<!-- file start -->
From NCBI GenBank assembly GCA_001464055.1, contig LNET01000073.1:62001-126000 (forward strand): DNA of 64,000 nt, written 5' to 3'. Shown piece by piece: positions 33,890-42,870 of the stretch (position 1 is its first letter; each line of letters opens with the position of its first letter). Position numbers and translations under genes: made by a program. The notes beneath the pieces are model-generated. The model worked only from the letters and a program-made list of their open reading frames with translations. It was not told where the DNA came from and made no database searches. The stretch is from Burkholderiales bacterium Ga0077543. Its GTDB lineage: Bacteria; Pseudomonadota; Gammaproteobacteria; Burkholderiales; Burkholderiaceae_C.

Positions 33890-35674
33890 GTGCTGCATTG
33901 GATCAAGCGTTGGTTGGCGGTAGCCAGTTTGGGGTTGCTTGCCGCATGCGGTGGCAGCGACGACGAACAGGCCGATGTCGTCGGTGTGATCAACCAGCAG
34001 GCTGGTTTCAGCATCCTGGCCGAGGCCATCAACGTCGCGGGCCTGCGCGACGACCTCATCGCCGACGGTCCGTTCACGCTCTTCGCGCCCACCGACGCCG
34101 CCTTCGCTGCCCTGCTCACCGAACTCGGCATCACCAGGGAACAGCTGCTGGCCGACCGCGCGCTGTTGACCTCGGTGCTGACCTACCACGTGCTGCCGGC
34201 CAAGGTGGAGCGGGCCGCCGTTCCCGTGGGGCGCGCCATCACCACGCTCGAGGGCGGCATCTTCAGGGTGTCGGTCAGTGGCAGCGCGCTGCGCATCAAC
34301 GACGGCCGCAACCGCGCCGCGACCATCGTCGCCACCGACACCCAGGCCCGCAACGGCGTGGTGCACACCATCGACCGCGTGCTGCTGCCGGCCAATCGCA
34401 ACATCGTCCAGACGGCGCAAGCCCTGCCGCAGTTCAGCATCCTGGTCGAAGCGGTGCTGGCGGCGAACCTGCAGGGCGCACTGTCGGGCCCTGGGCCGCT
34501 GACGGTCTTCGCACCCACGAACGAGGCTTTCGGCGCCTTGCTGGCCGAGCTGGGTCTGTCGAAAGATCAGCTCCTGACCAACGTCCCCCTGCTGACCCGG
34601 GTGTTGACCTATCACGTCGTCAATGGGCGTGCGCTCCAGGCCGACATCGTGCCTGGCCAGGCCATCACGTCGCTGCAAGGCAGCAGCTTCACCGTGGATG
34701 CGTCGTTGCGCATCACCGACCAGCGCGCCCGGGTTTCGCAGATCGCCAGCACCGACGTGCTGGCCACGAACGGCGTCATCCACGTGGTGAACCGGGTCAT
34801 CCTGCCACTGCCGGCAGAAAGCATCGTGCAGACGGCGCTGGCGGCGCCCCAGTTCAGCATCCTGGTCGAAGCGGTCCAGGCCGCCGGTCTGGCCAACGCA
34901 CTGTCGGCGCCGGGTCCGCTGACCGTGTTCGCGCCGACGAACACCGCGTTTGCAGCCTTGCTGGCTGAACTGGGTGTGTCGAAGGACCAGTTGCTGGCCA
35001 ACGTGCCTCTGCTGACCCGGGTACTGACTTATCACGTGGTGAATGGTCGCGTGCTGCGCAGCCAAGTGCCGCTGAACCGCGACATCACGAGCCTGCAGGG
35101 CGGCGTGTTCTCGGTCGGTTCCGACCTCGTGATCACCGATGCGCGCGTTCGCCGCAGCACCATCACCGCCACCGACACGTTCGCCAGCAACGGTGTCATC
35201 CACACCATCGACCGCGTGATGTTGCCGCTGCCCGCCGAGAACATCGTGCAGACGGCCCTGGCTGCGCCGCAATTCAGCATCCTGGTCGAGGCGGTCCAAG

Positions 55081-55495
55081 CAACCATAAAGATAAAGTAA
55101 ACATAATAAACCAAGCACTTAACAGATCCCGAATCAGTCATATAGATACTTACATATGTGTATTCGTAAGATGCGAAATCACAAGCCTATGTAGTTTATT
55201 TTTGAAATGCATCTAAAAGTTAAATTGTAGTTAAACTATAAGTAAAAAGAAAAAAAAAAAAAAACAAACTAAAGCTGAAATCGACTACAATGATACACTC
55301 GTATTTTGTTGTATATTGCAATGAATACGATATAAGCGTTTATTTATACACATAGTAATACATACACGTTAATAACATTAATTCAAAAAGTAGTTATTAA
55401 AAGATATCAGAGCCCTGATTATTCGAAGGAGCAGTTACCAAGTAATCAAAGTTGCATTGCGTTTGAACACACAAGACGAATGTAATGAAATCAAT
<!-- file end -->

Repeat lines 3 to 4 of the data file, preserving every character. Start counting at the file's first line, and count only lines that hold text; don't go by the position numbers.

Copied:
33890 GTGCTGCATTG
33901 GATCAAGCGTTGGTTGGCGGTAGCCAGTTTGGGGTTGCTTGCCGCATGCGGTGGCAGCGACGACGAACAGGCCGATGTCGTCGGTGTGATCAACCAGCAG